January 29th. If there is only one meeting you can make all year, this
one is it! Be sure to RSVP to (916) 632-7071.
Holiday Party Grand Success
The annual Placer Congress Holiday Party was held on December 12,
2000 at the home of newly elected President Paul Hrabal. The 35+ members
in attendance enjoyed great food and drink provided by our Hospitality
Committee of Murriel Oles and Sandy Hoffman.
Click here for more photos of the event!
Dan Walters: GOP Loses Out In Older 'Burbs
(Published November 10, 2000)
Between 1982 and 1990, there were eight top-of-the-ticket elections
in California – for President, Governor or U.S. Senator – and
Republicans won seven of them. Between 1992 and 2000, there were also
eight such high-profile contests in California, and Republicans won just
Something, obviously, has happened to the political landscape, and
with every passing election, it takes on an air of semi permanence.
Republicans can no longer assuage themselves by reciting the dirty
tricks played on GOP Senate candidate Bruce Herschensohn in 1992, or
Bill Cinton’s charisma, or Ross Perot’s vote-splitting presence, or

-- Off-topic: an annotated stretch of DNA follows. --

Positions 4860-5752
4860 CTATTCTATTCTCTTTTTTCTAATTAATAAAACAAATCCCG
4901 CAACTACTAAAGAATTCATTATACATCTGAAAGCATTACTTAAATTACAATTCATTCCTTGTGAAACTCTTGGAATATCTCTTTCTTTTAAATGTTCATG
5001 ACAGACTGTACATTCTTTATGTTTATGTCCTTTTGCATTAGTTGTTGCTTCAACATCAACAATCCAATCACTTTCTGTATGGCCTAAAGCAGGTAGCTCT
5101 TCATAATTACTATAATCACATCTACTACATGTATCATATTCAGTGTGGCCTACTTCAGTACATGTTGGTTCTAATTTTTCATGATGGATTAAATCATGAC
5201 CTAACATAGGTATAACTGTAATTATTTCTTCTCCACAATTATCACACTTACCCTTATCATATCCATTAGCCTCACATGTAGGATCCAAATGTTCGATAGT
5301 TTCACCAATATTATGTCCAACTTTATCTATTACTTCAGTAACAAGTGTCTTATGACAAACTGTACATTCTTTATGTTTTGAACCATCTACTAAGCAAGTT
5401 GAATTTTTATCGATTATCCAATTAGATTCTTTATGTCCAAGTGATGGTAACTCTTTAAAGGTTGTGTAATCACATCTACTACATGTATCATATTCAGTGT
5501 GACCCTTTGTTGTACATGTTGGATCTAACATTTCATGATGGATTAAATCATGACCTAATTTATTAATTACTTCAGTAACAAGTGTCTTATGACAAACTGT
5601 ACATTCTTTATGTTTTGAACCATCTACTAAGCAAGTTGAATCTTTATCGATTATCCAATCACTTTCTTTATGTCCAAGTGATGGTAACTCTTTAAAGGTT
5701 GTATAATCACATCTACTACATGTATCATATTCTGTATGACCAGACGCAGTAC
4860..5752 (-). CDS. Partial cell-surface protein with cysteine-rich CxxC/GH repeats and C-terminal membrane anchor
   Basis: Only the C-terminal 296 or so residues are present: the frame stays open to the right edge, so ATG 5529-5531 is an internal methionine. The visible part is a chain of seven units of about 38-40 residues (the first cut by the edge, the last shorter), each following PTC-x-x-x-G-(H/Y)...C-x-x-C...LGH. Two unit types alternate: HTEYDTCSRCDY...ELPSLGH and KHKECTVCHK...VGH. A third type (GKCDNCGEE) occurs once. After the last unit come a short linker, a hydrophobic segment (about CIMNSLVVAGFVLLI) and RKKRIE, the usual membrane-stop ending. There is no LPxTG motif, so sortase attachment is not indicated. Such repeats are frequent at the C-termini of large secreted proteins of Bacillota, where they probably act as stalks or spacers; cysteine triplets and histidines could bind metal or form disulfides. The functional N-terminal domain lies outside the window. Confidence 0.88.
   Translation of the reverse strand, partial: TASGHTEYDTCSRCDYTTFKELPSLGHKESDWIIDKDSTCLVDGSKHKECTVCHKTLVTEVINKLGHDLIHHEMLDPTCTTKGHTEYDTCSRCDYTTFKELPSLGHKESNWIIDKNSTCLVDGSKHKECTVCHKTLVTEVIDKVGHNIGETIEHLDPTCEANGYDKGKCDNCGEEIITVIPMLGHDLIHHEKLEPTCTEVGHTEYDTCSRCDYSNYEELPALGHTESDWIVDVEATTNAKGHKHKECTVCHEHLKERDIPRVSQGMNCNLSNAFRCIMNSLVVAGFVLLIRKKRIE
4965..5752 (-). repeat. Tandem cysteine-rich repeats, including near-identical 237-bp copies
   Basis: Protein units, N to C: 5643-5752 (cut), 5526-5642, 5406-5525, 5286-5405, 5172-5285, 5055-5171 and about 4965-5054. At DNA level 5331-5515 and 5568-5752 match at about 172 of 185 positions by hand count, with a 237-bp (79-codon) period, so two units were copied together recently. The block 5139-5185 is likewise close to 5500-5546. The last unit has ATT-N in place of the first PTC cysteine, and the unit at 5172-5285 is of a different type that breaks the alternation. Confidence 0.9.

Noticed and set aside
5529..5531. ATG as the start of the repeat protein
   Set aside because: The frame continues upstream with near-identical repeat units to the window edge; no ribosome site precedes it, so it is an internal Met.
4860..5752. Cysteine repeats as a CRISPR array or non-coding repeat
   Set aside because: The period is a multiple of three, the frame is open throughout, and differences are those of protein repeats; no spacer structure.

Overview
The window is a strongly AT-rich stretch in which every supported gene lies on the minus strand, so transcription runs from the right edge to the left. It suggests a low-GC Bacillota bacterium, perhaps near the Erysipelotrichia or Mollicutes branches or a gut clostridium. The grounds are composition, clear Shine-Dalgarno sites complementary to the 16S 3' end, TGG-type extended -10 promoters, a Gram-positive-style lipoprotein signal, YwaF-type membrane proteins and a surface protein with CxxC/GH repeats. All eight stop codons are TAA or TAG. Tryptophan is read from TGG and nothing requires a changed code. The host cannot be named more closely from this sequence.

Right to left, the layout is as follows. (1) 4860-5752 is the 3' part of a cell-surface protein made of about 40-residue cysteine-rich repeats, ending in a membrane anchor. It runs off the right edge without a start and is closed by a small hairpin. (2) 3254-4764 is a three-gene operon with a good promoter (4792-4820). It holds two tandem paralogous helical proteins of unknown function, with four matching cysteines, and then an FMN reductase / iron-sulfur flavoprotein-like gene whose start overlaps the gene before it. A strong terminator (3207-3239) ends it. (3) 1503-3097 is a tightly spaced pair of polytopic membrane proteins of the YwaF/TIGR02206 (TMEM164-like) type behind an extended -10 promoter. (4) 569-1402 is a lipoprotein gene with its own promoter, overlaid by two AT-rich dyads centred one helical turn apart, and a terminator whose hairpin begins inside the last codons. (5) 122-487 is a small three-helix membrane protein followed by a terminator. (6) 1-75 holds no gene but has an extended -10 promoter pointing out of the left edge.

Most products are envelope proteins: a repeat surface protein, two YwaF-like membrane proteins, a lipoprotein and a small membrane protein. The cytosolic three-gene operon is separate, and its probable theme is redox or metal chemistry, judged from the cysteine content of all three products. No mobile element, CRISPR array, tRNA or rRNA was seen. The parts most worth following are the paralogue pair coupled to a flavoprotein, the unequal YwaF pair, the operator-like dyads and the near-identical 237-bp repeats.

Dan Lungren’s inept campaign for governor in 1998. Nor does the
oft-chanted mantra about expanded Latino voting explain Republican woes,
although it contributes.
This week’s California electorate was
three-quarters Anglo, according to exit polling data, about what it has
been for several elections, and Latinos were still a fairly negligible
bloc at about 14 percent. Detailed exit polling data for the 2000
election and its recent predecessors, and an examination of
county-by-county voting patterns, indicate that California’s voters
are becoming highly fragmented along ethnic, gender, geographic,
economic, generational and lifestyle lines.
Texas Governor George W.
Bush, exit polling showed, won slight majorities among white and Asian
voters in California, for example, but was trounced among African
Americans and Latinos. An even more dramatic sociological split
developed between married and single voters. The former preferred Bush
to Vice President Al Gore by a 52 percent to 43 percent margin, while
single voters opted for Gore 2-1.
In geographic terms, California is
becoming two political states, as demonstrated not only by the
presidential vote but results of congressional and legislative contests.
Coastal and urban California is strongly Democratic and becoming more so
with every election. But interior California, both rural portions and
newly minted suburbs, are becoming more Republican.
left just one, very lonely, Republican holding a legislative or
congressional office in the Bay Area, Contra Costa County Assemblywoman
Lynn Leach. The county’s Republican state senator, Richard Rainey, was
ousted and Democrats picked up a congressional seat and an Assembly seat
on the San Francisco Peninsula that had long been held by the GOP.